U.S. Treasury Department

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My interest in economics has always been intertwined with my orientation towards politics and policy. That’s not to say that I “wanted to make a difference” in the amorphous, bland phrasing of college applicants and beauty contestants. Rather, it’s that economics gave me a versatile framework for thinking coherently about policy problems and the specific ways that evidence can be brought to bear on them. For those of us who feel the need to develop a comprehensive worldview, this is powerful stuff.

As fascinating as economic problems can be in and of themselves, a person like myself is going to be unsatisfied by a career that lacks an outlet for this policy orientation. One option is to write papers as an academic that speak directly to important social questions. Policymakers and their advisers are avid consumers of this work, particularly when it is carefully and thoughtfully produced, to an extent that might surprise academics and graduate students. Another option is a career in public service.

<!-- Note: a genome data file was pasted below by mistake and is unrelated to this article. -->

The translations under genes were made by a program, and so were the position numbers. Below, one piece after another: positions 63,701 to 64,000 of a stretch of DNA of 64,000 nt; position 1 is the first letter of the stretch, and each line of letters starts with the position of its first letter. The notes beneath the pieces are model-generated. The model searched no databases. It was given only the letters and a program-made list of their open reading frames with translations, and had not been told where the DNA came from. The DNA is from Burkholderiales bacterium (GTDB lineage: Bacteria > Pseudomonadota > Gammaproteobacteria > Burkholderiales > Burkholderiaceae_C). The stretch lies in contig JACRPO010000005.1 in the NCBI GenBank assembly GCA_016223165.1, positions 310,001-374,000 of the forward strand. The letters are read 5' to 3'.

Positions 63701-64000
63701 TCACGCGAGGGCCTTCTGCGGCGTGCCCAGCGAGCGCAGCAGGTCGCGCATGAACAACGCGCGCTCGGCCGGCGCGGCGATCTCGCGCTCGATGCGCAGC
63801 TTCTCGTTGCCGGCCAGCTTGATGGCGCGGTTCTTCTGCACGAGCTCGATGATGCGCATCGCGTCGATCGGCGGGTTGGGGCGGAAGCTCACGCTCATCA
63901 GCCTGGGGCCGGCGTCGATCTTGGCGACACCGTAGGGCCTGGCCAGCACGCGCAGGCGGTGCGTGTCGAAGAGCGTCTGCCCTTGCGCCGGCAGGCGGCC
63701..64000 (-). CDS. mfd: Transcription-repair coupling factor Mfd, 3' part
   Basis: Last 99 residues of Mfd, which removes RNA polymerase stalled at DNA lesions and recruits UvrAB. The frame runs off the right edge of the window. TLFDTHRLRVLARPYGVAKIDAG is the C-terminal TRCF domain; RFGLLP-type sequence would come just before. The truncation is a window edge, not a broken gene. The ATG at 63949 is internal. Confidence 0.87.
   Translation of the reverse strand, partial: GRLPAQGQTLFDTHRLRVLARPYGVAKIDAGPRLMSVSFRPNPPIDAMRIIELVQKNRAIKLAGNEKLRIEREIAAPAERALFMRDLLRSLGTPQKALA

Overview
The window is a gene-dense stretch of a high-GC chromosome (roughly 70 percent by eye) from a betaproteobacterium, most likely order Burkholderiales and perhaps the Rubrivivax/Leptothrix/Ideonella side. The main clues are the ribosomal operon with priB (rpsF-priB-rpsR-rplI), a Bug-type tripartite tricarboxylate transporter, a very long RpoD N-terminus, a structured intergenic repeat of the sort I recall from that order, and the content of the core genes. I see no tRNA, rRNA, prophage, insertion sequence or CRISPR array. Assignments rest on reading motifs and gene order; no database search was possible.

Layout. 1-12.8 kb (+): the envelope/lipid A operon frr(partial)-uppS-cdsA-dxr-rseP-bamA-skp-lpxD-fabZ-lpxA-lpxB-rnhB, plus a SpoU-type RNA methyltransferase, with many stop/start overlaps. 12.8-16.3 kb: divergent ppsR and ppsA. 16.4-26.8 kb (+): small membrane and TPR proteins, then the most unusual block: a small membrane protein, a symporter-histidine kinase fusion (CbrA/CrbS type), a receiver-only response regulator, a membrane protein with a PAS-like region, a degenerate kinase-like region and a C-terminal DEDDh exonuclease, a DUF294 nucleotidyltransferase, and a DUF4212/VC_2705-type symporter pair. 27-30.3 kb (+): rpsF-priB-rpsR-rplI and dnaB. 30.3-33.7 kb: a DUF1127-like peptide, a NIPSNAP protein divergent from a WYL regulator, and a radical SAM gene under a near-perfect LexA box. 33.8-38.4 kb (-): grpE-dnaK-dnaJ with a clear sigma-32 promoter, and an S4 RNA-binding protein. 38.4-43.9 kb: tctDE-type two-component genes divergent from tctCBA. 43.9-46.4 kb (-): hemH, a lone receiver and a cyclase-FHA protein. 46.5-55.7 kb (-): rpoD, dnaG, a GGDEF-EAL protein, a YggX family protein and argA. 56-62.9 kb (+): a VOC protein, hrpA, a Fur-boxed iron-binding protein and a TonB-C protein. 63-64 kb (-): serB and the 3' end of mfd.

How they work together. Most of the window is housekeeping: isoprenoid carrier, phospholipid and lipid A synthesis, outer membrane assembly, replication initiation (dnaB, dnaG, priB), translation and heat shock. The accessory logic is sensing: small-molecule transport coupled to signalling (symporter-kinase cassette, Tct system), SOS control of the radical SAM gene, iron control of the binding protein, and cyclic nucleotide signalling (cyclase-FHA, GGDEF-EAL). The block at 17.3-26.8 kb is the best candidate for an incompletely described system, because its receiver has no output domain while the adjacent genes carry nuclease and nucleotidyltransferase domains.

Unlike the academic route, which is well-understood by the faculty advising graduate students, government can be a confusing option. This is partly because faculty often have little interaction with it, but also because government economists may do many different things. Some of the work comprises original research of the sort conducted in academia. Of equal importance, however, is the role of intermediary between the economics discipline and policymakers. This is not simply a question of translating between the languages of economics and policy, but involves applying standard theory and empirical methods to questions that are too recent, too situated in a particular institutional context, or otherwise unpublishable in an academic journal. Policymakers are going to find answers whether economists weigh in or not; the question is whether their actions will be informed by the best possible analysis. As economists, we are in a unique position to undermine the logic of collective action with credible, disinterested observation.